Set up as a pass-or-fail course, Critical Making I dares middle school students to take a leap of faith, learn from failure, and to channel their imagination without the fear of a bad grade.

Rik Orup, a resident of Sudbury, learned the importance of collaboration in his first few tries.

“At first, we tried to do flat paper without the triangles and it was a little unstable and it kept falling,” said Rik.

“But, then [Connor Fryberger] came up with the idea to cut the paper so that it kept the stands from falling.”

The two 7th graders worked together as a part of a four-boy group, observing every variable along the way. They even noticed that whenever a single marble landed in the truck, the truck inched forward. This meant that they needed to find a way to stop the truck so that the other two marbles made their way into the truck too. Together, they devised a plan to stop any forward progress with pieces of cardboard. One-by-one, the marbles began to fall into place. Mr. Cusson encouraged groups around the classroom to observe numerous designs before settling on their own.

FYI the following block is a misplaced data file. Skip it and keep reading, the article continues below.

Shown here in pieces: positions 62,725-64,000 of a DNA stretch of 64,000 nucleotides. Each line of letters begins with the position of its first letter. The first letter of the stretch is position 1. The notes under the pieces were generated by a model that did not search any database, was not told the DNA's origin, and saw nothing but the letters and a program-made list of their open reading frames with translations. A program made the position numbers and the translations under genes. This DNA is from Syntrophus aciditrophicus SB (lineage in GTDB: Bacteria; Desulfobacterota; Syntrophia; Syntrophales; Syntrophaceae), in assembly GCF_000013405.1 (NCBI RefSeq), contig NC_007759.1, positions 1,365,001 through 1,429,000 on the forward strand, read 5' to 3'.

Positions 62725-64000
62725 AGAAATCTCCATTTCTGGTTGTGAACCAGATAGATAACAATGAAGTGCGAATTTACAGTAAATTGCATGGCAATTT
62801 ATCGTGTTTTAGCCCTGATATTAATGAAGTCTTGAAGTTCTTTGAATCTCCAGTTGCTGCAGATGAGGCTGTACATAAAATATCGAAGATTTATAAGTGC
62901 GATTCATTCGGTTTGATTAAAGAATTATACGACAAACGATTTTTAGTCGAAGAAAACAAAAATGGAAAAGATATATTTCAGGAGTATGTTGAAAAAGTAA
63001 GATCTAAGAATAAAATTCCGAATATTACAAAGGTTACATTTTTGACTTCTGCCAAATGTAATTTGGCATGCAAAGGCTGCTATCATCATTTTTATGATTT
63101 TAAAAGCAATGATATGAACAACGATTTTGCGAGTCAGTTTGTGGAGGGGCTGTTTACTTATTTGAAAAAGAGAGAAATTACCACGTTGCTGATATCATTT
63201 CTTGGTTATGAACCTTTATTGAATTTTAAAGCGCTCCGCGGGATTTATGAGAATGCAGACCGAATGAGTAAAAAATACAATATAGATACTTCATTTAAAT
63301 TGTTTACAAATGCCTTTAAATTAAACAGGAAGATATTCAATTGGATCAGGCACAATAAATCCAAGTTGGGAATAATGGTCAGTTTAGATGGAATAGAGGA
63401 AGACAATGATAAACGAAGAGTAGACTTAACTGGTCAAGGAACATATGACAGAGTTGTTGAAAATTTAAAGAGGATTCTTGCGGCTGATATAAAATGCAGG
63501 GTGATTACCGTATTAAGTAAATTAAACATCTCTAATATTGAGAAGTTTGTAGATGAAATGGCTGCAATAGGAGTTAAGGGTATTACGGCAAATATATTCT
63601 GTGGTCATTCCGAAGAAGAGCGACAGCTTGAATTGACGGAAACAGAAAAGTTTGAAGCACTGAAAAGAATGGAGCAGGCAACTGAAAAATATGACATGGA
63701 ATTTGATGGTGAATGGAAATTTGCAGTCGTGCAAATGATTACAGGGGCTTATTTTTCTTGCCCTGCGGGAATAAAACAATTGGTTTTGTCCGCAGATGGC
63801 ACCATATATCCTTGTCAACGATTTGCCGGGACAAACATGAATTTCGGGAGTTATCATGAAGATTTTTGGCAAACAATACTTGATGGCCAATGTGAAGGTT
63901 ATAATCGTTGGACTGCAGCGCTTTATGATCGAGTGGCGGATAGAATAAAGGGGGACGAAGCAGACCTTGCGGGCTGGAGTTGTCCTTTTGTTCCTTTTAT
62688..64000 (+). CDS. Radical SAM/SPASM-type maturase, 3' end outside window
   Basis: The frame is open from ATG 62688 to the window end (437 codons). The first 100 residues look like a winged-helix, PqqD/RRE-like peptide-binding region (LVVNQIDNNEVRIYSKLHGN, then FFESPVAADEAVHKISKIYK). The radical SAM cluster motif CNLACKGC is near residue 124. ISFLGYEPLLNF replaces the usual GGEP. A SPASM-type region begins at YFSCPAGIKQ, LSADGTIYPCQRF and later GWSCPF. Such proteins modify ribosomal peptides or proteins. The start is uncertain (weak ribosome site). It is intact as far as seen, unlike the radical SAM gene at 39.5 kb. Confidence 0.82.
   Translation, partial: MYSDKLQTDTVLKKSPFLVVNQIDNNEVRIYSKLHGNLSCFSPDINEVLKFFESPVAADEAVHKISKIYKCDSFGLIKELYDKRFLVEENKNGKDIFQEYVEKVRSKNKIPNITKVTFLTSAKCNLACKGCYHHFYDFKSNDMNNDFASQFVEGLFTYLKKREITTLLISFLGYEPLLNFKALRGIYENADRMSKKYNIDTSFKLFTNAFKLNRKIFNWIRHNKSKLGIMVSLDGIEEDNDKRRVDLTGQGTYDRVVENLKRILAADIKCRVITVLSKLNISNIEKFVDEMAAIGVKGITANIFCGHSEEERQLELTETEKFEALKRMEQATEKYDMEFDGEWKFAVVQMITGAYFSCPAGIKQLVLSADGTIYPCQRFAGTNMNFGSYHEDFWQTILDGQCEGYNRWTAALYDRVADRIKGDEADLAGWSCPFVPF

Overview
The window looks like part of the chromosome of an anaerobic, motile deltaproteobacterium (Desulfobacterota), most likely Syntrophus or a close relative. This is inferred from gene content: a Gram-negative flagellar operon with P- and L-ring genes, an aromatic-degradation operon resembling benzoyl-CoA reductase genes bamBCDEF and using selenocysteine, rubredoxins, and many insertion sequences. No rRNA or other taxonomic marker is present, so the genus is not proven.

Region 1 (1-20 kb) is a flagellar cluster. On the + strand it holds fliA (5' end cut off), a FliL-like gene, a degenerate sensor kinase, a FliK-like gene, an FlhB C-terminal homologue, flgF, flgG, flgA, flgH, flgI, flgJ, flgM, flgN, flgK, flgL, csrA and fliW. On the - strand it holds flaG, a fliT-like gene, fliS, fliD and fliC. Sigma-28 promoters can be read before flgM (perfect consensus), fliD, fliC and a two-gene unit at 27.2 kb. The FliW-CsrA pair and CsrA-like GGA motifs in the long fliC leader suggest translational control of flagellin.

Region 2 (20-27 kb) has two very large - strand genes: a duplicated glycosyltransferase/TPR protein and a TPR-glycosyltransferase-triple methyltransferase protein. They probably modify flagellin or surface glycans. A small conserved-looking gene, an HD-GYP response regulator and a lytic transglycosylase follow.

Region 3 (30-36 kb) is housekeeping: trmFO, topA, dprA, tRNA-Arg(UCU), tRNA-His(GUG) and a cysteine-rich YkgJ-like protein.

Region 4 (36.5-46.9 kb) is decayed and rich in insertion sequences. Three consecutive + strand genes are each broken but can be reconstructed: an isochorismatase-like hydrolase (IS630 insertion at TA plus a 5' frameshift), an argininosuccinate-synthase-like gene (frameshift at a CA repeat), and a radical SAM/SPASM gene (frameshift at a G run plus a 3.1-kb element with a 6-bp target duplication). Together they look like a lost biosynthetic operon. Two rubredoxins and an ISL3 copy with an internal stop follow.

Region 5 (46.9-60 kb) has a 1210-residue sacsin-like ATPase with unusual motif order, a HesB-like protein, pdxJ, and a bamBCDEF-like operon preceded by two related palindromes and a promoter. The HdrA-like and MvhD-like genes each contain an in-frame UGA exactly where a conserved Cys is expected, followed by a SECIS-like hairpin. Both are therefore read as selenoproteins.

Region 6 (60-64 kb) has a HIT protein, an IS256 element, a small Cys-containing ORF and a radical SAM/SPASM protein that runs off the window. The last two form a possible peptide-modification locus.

Inspired by Connor and Rik, those who passed by observed and took note. By the end of the afternoon, nobody managed to lose their marbles.

In 2018, the middle school’s Critical Making program took an important step forward. This fall, it added a Critical Making II course for the eighth graders to build upon what they learned from the year prior.

“At the beginning of the year last year, our conversations were honestly quite silent. It would be like pulling teeth, asking kids to say things,” said Mr. Griffiths in hindsight.
“By the end of the year though, they would look at the pedestal and start to observe things. They began asking questions that led to countless others.”